Thoughts on recent tragedies | Letter to the editor

It is impossible to ignore the tragedies we have experienced in the last couple of months: coronavirus, lockdown, riots and the tragic deaths that inspired them. Unfortunate, and all preventable.

Seattle Police Chief Carmen Best’s quote to her staff: “If you see a co-worker doing something that is unsafe, out of policy, unacceptable or illegal, you need to act.” That is appropriate here in the City of Auburn as well.

Many of the illegal activities I have brought to the city’s attention really need to be addressed. The explosive properties of petroleum products have been well known for over a century.

Even following all the safety protocols, you may still be sorry. Risking 20 homes and 50 people in the 150-yard radius first responders do not enter is unconscionable.

State law says the codes are minimum standards that shall be maintained. It also says that the mayor is responsible to enforce those laws. Ignoring her duties is a gross misdemeanor punishable by up to 364 days in jail and a $5,000 fine.

Isn’t it about time the police chief arrests the mayor? Would she spend those 364 days reconsidering her policies risking people’s safety, lives and homes?

Will Mayor Nancy Backus run again on a platform of ignoring propane code? Are you really willing to risk 20 homes, 50 citizens including 17 children, soon to be 18, to the Cascadia Subduction Zone earthquake? The owner does not believe propane behind barriers is a hazard. City staff does not believe propane behind barriers is a hazard. VRFA does not believe propane behind barriers is a hazard. Why does the propane code prohibit it?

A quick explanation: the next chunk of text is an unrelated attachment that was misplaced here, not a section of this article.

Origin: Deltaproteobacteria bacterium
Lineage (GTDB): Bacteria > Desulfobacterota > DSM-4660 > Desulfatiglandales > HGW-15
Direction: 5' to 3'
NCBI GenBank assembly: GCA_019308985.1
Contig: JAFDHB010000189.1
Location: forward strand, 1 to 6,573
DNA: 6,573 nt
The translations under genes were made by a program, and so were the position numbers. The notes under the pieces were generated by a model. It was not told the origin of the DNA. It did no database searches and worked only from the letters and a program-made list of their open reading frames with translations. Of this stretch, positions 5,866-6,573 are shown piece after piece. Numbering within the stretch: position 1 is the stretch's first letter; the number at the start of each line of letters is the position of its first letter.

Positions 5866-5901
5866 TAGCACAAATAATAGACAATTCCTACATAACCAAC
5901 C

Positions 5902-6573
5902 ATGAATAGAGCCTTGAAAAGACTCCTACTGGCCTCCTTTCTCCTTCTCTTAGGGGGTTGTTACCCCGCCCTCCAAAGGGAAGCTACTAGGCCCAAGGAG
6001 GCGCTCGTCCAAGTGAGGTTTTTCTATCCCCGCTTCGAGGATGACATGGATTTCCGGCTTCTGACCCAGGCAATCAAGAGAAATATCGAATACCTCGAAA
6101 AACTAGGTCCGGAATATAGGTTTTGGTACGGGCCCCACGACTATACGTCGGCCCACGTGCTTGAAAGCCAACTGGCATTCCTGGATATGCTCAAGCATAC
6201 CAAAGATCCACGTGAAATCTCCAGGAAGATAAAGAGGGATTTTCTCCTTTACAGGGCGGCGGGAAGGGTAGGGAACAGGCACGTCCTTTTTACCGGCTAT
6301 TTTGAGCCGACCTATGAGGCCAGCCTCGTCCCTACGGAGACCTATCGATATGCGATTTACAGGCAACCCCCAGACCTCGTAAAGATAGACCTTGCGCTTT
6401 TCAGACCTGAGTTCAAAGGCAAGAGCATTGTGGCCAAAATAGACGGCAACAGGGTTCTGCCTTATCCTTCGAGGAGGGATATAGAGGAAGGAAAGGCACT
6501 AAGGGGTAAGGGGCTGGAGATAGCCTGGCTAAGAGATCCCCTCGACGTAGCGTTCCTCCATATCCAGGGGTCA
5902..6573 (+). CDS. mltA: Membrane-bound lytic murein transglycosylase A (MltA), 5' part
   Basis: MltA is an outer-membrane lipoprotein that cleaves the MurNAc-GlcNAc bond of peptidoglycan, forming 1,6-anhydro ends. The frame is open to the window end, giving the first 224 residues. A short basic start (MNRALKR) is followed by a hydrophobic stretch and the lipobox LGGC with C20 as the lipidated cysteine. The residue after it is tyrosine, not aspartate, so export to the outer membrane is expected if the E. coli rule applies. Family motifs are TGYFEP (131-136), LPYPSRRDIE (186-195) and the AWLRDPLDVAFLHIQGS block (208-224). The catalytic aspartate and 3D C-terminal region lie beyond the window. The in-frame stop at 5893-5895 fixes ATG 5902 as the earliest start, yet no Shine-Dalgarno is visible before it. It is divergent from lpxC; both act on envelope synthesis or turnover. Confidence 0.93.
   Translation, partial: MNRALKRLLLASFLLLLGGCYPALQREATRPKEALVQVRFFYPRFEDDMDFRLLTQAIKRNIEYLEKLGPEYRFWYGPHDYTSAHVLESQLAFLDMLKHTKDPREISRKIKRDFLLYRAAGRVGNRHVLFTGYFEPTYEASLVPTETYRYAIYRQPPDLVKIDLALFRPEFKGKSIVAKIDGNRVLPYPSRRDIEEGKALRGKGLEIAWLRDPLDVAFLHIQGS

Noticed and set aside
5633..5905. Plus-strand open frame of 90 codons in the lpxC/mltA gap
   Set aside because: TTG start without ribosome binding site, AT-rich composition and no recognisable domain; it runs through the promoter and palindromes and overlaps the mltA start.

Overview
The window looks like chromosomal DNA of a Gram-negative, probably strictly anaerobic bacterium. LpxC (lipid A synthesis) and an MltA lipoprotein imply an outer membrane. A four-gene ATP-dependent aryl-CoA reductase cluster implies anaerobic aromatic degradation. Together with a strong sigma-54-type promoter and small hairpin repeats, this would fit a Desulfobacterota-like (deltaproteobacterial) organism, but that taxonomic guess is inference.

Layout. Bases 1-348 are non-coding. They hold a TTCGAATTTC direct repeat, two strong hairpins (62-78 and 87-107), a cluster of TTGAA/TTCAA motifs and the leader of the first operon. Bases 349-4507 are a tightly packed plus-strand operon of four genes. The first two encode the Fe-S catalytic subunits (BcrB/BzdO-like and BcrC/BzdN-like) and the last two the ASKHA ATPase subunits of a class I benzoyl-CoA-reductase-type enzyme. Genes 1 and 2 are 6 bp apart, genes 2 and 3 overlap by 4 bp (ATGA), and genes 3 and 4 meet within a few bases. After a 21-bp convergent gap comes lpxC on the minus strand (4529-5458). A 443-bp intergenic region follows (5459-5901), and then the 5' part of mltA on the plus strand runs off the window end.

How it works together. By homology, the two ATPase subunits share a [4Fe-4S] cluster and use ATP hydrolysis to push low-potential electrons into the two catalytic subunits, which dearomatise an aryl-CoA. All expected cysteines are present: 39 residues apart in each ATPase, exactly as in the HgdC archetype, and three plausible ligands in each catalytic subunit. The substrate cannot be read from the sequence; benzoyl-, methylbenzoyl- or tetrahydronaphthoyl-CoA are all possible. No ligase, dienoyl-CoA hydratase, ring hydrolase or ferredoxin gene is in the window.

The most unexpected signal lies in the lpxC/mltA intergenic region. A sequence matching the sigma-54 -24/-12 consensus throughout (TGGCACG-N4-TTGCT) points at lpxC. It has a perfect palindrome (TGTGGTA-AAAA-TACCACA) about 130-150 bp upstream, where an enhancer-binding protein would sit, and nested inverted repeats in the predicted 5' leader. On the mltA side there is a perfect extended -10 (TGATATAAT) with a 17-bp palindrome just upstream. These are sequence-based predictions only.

Those of us who have experience in these industries totally disagree with public policy and staff opinion. In private industry we are responsible and accountable for facts and performance. We are responsible for the safety of employees, for the safety of the public, for owner’s property and for our own safety. We are not covered by public duty doctrine, which excuses nonperformance and negligence of elected officials and public employees.

Bob Zimmerman, Auburn

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